The activist Ugandans at East Africa Visual Artists (EAVA Artists) have unveiled a video documentary featuring clerics from different faith traditions preaching love for LGBTQI persons.
By Joto la Jiwe
The documentary, called “A Voice Within”, was directed by Vincent Kyabayinze, the executive director of EAVA Artists.
It was first screened on Friday 26th March at Silver Springs Hotel in Kampala to an audience of selected LGBTIQ persons, the media, faith leaders and human rights activists.
The documentary has not yet been released publicly, but an informal 2-minute 20-second preview of it is available on YouTube.
At the private premiere, Kyabayinze explained that the screening wasn’t held in a theater because they are still closed due to presidential guidelines to prevent the spread of COVID-19.
“That aside, today is a wonderful day because we are in presence of men of God as we engage them to be more welcoming of LGBTIQ persons in their places of worship,” Kyabayinze said.
In Uganda, religious leaders are influential, with large followings both in person and through broadcasts. According to the 2014 census, over 84% of the population are Christians and about 14% adhere to Islam. Both Christians and Muslims are represented in the documentary.
At least 18 out of the 26 free local television channels in Uganda are owned by religious institutions or conservative clerics/pastors who oppose LGBTIQ rights.
According to Kyabayinze, the few religious leaders who preach love and respect for LGBTIQ persons are not given platforms or media space on those channels.
“The genesis of the documentary was in 2018 when we identified gaps and need to engage faith leaders and amplify voices of religious leaders who are using the Bible to preach love, to undo the myth of God hating LGBTIQ persons, to counter the messages of hate and stigmatization preached on a daily basis and to restore dignity, safety and respect for LGBTIQ persons,” he said.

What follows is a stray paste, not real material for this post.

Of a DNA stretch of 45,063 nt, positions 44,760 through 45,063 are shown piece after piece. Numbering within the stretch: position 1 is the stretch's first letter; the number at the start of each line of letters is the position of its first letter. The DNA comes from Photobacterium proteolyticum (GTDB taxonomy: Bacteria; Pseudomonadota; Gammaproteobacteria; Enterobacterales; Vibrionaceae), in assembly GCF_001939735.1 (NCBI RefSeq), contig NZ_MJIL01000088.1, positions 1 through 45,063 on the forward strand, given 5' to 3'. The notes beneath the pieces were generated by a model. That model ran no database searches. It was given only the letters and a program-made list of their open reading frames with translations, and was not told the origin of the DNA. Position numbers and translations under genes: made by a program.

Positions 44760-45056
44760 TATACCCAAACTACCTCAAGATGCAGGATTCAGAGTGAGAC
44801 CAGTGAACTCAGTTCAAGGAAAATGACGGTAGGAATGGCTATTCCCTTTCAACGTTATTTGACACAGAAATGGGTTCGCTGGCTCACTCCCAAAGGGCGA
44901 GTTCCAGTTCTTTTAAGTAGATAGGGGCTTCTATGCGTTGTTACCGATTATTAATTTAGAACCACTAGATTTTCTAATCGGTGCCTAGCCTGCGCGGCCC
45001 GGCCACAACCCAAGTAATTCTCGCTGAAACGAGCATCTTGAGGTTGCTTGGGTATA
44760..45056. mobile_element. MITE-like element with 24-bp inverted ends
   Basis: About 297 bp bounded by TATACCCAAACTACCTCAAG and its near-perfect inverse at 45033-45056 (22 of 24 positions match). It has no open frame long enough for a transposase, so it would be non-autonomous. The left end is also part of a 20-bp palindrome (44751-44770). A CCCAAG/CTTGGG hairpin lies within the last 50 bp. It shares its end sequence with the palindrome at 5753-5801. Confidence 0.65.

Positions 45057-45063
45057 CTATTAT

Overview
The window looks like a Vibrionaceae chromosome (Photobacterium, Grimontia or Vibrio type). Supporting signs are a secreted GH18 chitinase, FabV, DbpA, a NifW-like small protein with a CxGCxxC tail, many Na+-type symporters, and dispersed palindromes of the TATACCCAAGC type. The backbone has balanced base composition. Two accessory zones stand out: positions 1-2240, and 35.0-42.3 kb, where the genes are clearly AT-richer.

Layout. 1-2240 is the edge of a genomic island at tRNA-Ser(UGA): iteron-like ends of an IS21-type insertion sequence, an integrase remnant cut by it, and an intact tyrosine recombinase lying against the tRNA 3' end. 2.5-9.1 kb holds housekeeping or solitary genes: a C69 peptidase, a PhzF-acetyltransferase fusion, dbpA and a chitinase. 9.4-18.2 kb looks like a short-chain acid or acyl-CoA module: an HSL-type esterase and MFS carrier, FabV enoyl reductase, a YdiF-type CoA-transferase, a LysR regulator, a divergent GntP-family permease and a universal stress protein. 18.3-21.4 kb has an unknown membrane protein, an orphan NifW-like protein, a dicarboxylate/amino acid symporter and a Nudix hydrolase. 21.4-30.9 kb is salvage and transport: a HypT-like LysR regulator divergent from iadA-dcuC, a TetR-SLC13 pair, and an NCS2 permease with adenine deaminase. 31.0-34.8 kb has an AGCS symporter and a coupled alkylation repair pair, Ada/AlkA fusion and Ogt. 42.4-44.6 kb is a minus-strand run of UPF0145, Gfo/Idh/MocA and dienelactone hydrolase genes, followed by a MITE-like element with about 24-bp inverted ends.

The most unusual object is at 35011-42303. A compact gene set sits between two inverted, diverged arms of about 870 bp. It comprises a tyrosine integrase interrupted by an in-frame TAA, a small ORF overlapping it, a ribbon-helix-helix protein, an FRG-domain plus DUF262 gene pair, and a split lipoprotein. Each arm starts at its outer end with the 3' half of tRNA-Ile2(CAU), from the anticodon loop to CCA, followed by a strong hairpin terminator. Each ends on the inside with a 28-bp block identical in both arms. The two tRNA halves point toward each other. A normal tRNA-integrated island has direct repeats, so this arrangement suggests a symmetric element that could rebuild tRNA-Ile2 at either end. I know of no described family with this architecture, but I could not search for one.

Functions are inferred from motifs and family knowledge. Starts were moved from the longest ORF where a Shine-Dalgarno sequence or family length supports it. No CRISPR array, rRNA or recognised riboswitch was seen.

Pastor Simon Anthony Mpinga of the Living Gospel Church, one of the faith leaders featured in the documentary, challenges all affirming religious leaders to counteract those who preach exclusivity:
“Let us speak up as they speak. Let us preach the right theology as they preach the wrong theology. We shall make the wrongs they have made right.”
Also featured in the documentary is the Rev. Canon Gideon Byamugisha, an Anglican priest who states, “We are at the stage where civilization demands we don’t postpone some questions if we are to protect one another and live in harmony. Each community can look at its own mechanism if we are to live and thrive together.”
According to Kyabayinze, efforts to get more religious leaders on board are under way.
“Our role as an organisation is to look for solutions to solve our day-to-day challenges. When we noticed that there was a gap in religious inclusion, we started engaging religious leaders. This is not an easy task, but we are on the right path,” he said.
In the video preview, retired Anglican Bishop Christopher Senyonjo says, “The love of these people, marginalized, has come to me strong.”
One of the people who attended the screening said she was amazed to learn that LGBTIQ-affirming churches exist. She planned to start worshipping at one, because she will feel welcome there.
Joto La Jiwe, the author of this article, is a Ugandan correspondent for the African Human Rights Media Network and a member of the Uganda Health and Science Press Association. He writes under a pseudonym. Contact him at firstname.lastname@example.org.